The lower ends of the pins I8 may be formed with annular flanges positioned between .the

covering plate 16 and the lower plate 69 to provide for passage of air between thesemembers.

It should be noted that the covering plate 16 (Fig. 7) is likewise provided with perforations 8| whereby the heat and humidity-carrying. draft from the head 6 is dispersed throughout the pressing surface of the head. The covering plate 16 normally has a pressing cloth,9'l stretched thereover.

The buck I3 (Fig. '7) may consist of a plate 82 having upturned flanged edges 83, the upper edges of the flanges being inwardly beaded, as at 84. Plate 82 carries suitable, non-packing, porous, filling material 85 and the latter is covered by a pressing cloth 86 whose edges are removably secured betweenthe beaded edge 84 of the buck and a spring strip 87 snapped into position beneath said bead. It is apparent that other means may be substituted for the filling material 85, such for example, as coil springs or the like.

The buck, as seen in Figs. '7 and 9, is formed with a central aperture 88 in its bottom plate 82 and this opening communicates with the hollow support arm 24 to which the buck is pivotally attached, such as by the shaft 89. The central portions of this shaft may be slotted, as at 90, to facilitate passage of the air draft through the hollow arm 24. The passage through the hollow arm 24 is continued back to the fan housing by means of a suitable flexible conduit 9| (Fig. 1), the upper end of which conduit may communicate with the hollow arm 24 adjacent the lower end of the latter, as at 92 (Fig. 2) the lower end of the tube 9! being suitably connected with-the fan housing.

Two more details of the machine, disclosed at the rear thereof in Figs. 2 and 3, may be here noted: an excess air pressure valve 93 associated with the column 3 and an electrical connection 94 for the motor 38 and the switch 12, and adapted to be connected with a source of electrical current.

Operation of the clothes pressing machine is as follows:

The plug 94 is connected with the current supply. Thereafter, the main switch 60 on the panel 45, as well as the heating element switch 13 and the humidity control switch 54, are turned on, presuming that the machine is to be used for the usual pressing operation. The fan 31 creates a positive pressure or draft of air upwardly through the column 3 and into the head 6. The egress of air, however, from the head is at this time precluded by the valve plate 19, previously described.

, At the same time the heating element 65 is, within a fraction of time, brought up to its desired heat limit as determined by the positioning of the switch 13. An average temperature might be 350-400. The operation of the pump 40 results in drawing of moisture from the receptacle 39 upwardly through the tube 43 in the column 3 and thereafter past the solenoid 55 into its supply connection 56 leading to the humidifier 5!. The solenoid 55 is at this time opened for the supply of moisture to the humidifier. The

moisture is passed outwardly from the humidifier through the apertures in the tube 52 and permeates the winding 53. The evaporation of moisture from the winding into the heated air of the head results in humidifying the latter interiorly. The supply of moisture to the humidifier continues and a humidity balance between the winding 53 and the surrounding air is maintained. When the proper moisture absorption point in said winding is passed, the moisture sensitive control 54 on the humidifier operates to reverse the solenoid 55 so-that the supply of moisture through the line 51 is cut off and the return lines 56 and 58 are opened for returning moisture into the reservoir 39 through the outlet 42 therein.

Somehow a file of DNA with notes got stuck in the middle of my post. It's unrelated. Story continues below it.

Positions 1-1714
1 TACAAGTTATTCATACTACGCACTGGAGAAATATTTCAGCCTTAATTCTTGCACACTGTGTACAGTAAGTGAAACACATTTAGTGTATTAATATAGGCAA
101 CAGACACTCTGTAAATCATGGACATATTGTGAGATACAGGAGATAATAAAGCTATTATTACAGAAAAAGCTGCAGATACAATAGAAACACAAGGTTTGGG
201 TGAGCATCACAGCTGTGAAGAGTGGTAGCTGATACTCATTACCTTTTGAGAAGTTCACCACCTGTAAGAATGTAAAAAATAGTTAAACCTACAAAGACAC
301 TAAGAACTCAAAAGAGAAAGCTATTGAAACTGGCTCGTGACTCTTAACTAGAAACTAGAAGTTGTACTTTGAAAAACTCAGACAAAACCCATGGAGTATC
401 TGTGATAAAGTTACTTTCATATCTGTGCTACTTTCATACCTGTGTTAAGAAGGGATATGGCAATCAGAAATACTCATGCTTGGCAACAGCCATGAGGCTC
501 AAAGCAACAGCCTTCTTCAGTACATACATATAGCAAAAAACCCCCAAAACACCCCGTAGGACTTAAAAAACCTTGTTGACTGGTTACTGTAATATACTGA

The operator places a garment upon the buck I3 and operates the treadle IS with his foot; whereupon, the buck moves arcuately from the position seen in Fig. 2 to that seen in Fig. 3, that is to say, into pressing relation with the head '6. The final upward vertical movement of the buck represents the actual pressing motion and'at this time, vas seen in Fig. '7, the resilient covering plate 3! is pressed upwardly or inwardly of the head 5, whereby the valve plate'HJ within the head is raised from its closed position. The draft of air proceeding upwardly from the fan through column 3 now passes through the several sets of perforations M, 15 and 8! of the members '58, 59 and '15, respectively. Steam created by the vaporized moisture within the head is thus carried through the garment disposed on the buckrifi. At the same time the fan 3'! operates to create an inward pressure or suction of air through the hollow arm 24, the flexible connection 9i, and back to the fan housing. After the brief interval required for the pressing operation, the buckis swung away from the head and the valve plate 19 in the latter shuts off the further emission of the conditioned draft therefrom, and should the air pressure become excessive, the valve 93 moves from its closed position, as seen in. Fig.3, to the open position shown in Fig. 2. .1

The suction of air continues through the buck and its connections 24 and BI and this suction results, in a very brief interval of time, in the drying of the garment so that the latter may be taken off in a finished condition without the necessity of subsequent drying operations.

From the foregoing, it will be apparent that the conditioning of the machine for use, as well as the actual use of the machine, is a matter of fractional periods of time, as compared with apparatus and usage heretofore known. The pressing operation, requiring nothing more than the actuation of the treadle l9, leaves both hands of the operator free to manipulate the garment being pressed so that the pressing may be done by unskilled persons. The proper adjustment of the counterweight 33 (Figs. 2 and 3) makes possible the operation of the treadle l9 with a minimum of effort. It should be observed that the movement of the buck 13 rather than of the pressing head 6 obviates the damage that might otherwise 5 result to the various parts in and associated with the head.